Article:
Security considerations for DetNet are described in detail in [DETNET-SECURITY
]. This section considers exclusively security considerations that are specific to the DetNet architecture.
Security aspects that are unique to DetNet are those whose aim is to provide the specific QoS aspects of DetNet, which are primarily to deliver data flows with extremely low packet loss rates and bounded end-to-end delivery latency. A DetNet may be implemented using MPLS and/or IP (including both v4 and v6) technologies and thus inherits the security properties of those technologies at both the Data Plane and the Controller Plane.
Security considerations for DetNet are constrained (compared to, for example, the open Internet) because DetNet is defined to operate only within a single administrative domain (see Section 1
). The primary considerations are to secure the request and control of DetNet resources, maintain confidentiality of data traversing the DetNet, and provide the availability of the DetNet QoS.
To secure the request and control of DetNet resources, authentication and authorization can be used for each device connected to a DetNet domain, most importantly to network controller devices. Control of a DetNet network may be centralized or distributed (within a single administrative domain). In the case of centralized control, precedent for security considerations as defined for Abstraction and Control of Traffic Engineered Networks (ACTN) can be found in Section 9
of RFC 8453
. In the case of distributed control protocols, DetNet security is expected to be provided by the security properties of the protocols in use. In any case, the result is that manipulation of administratively configurable parameters is limited to authorized entities.
To maintain confidentiality of data traversing the DetNet, application flows can be protected through whatever means is provided by the underlying technology. For example, encryption may be used, such as that provided by IPsec [RFC 4301
], for IP flows and by MACSec [IEEE802.1AE
] for Ethernet (Layer 2) flows.
DetNet flows are identified on a per-flow basis, which may provide attackers with additional information about the data flows (when compared to networks that do not include per-flow identification). This is an inherent property of DetNet that has security implications that should be considered when determining if DetNet is a suitable technology for any given use case.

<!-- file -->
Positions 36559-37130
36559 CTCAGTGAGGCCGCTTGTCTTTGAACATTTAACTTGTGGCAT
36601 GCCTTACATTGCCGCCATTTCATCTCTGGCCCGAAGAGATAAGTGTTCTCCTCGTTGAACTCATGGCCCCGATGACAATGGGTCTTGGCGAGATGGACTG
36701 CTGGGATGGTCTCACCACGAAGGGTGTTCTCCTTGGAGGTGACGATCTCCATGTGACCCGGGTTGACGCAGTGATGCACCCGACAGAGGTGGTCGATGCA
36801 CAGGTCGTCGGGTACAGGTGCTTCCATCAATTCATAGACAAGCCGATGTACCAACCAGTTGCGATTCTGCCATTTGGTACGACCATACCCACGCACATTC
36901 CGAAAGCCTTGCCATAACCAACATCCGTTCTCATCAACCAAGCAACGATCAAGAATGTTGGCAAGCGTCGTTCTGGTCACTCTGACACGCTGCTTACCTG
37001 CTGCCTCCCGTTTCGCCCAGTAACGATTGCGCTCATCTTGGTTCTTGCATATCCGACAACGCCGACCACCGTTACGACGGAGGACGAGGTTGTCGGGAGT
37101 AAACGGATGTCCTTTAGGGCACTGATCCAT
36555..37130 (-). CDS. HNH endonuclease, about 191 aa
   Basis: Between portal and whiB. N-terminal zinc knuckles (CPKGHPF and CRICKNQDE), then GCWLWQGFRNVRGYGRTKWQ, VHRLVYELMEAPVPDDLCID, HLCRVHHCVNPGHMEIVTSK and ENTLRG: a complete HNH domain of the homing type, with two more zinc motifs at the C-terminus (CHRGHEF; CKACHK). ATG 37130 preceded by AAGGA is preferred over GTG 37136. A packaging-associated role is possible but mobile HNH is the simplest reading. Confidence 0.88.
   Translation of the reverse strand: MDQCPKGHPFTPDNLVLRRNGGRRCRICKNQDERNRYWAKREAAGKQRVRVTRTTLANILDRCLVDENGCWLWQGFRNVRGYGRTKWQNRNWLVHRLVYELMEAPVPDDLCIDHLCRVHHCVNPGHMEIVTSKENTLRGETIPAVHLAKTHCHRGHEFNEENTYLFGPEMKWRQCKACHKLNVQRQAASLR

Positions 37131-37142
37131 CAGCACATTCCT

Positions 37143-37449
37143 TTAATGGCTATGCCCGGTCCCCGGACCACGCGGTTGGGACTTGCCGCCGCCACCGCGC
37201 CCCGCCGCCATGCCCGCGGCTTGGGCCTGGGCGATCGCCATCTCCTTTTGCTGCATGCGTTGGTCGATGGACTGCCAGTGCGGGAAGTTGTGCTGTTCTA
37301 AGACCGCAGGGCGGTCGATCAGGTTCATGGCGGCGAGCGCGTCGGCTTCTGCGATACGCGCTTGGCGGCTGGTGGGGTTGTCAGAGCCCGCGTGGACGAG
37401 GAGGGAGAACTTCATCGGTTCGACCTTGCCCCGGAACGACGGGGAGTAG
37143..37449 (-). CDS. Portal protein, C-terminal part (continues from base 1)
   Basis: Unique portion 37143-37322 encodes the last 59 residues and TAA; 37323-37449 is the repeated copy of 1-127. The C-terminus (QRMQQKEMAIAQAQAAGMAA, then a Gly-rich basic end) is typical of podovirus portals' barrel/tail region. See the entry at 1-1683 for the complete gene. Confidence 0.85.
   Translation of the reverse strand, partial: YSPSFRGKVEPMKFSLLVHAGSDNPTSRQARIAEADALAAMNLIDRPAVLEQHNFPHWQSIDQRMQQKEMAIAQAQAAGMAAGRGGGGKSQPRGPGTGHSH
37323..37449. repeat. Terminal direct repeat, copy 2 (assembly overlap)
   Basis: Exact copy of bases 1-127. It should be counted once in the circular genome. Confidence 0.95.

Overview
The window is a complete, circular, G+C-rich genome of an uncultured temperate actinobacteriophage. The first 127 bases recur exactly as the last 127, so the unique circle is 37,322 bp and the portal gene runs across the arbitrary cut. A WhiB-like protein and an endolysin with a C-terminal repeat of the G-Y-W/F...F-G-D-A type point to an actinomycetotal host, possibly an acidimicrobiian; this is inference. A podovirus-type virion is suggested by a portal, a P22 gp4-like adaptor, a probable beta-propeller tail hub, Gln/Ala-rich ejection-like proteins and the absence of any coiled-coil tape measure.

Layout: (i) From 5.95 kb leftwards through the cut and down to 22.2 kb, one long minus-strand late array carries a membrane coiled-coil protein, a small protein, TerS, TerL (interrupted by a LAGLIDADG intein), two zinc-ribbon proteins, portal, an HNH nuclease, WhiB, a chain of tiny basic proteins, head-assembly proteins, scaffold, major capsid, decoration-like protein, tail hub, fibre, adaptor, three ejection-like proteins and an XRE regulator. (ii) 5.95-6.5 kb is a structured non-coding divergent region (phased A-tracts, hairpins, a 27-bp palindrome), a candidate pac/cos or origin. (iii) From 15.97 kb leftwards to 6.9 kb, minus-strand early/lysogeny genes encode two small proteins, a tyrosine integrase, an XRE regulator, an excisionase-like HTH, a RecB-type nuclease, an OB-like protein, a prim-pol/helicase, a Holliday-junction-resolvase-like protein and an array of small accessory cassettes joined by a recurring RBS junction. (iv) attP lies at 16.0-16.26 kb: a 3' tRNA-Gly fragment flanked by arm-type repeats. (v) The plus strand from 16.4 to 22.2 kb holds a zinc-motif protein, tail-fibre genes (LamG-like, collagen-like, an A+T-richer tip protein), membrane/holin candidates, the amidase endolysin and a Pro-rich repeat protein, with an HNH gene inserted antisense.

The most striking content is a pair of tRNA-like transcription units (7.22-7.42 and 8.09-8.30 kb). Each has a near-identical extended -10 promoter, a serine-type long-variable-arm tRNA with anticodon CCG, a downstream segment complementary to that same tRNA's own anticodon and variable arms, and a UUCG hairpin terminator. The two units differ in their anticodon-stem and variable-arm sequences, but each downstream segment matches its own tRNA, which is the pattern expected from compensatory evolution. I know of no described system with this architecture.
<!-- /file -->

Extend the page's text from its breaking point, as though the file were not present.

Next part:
To provide uninterrupted availability of the DetNet QoS, provisions can be made against DoS attacks and delay attacks. To protect against DoS attacks, excess traffic due to malicious or malfunctioning devices can be prevented or mitigated, for example, through the use of traffic admission control applied at the input of a DetNet domain as described in Section 3.2.1
and through the fault-mitigation methods described in Section 3.3.2
. To prevent DetNet packets from being delayed by an entity external to a DetNet domain, DetNet technology definition can allow for the mitigation of man-in-the-middle attacks, for example, through use of authentication and authorization of devices within the DetNet domain.
Because DetNet mechanisms or applications that rely on DetNet can make heavy use of methods that require precise time synchronization, the accuracy, availability, and integrity of time synchronization is of critical importance. Extensive discussion of this topic can be found in [RFC 7384
DetNet use cases are known to have widely divergent security requirements. The intent of this section is to provide a baseline for security considerations that are common to all DetNet designs and implementations, without burdening individual designs with specifics of security infrastructure that may not be germane to the given use case. Designers and implementors of DetNet systems are expected to take use-case-specific considerations into account in their DetNet designs and implementations.